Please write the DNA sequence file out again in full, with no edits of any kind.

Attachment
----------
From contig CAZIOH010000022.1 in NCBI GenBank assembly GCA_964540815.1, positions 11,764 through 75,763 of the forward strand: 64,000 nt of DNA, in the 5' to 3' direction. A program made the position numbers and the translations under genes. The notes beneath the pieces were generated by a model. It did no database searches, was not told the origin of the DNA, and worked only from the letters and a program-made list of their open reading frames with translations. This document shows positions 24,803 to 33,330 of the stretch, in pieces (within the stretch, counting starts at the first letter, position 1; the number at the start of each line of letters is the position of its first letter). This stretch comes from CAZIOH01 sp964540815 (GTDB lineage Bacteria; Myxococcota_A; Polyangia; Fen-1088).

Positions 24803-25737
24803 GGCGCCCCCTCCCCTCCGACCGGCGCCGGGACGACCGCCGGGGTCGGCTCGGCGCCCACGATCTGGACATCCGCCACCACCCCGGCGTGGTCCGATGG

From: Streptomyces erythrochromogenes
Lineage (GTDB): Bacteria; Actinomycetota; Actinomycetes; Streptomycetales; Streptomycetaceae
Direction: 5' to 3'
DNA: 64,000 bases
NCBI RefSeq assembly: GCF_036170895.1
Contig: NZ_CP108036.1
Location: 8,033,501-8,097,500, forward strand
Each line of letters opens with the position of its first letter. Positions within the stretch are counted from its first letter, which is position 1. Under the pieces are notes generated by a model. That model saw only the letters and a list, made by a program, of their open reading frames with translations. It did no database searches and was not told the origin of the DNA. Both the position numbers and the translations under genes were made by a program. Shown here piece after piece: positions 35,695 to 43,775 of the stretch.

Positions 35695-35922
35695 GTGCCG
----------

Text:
From contig CAZIOH010000022.1 in NCBI GenBank assembly GCA_964540815.1, positions 11,764 through 75,763 of the forward strand: 64,000 nt of DNA, in the 5' to 3' direction. A program made the position numbers and the translations under genes. The notes beneath the pieces were generated by a model. It did no database searches, was not told the origin of the DNA, and worked only from the letters and a program-made list of their open reading frames with translations. This document shows positions 24,803 to 33,330 of the stretch, in pieces (within the stretch, counting starts at the first letter, position 1; the number at the start of each line of letters is the position of its first letter). This stretch comes from CAZIOH01 sp964540815 (GTDB lineage Bacteria; Myxococcota_A; Polyangia; Fen-1088).

Positions 24803-25737
24803 GGCGCCCCCTCCCCTCCGACCGGCGCCGGGACGACCGCCGGGGTCGGCTCGGCGCCCACGATCTGGACATCCGCCACCACCCCGGCGTGGTCCGATGG

From: Streptomyces erythrochromogenes
Lineage (GTDB): Bacteria; Actinomycetota; Actinomycetes; Streptomycetales; Streptomycetaceae
Direction: 5' to 3'
DNA: 64,000 bases
NCBI RefSeq assembly: GCF_036170895.1
Contig: NZ_CP108036.1
Location: 8,033,501-8,097,500, forward strand
Each line of letters opens with the position of its first letter. Positions within the stretch are counted from its first letter, which is position 1. Under the pieces are notes generated by a model. That model saw only the letters and a list, made by a program, of their open reading frames with translations. It did no database searches and was not told the origin of the DNA. Both the position numbers and the translations under genes were made by a program. Shown here piece after piece: positions 35,695 to 43,775 of the stretch.

Positions 35695-35922
35695 GTGCCG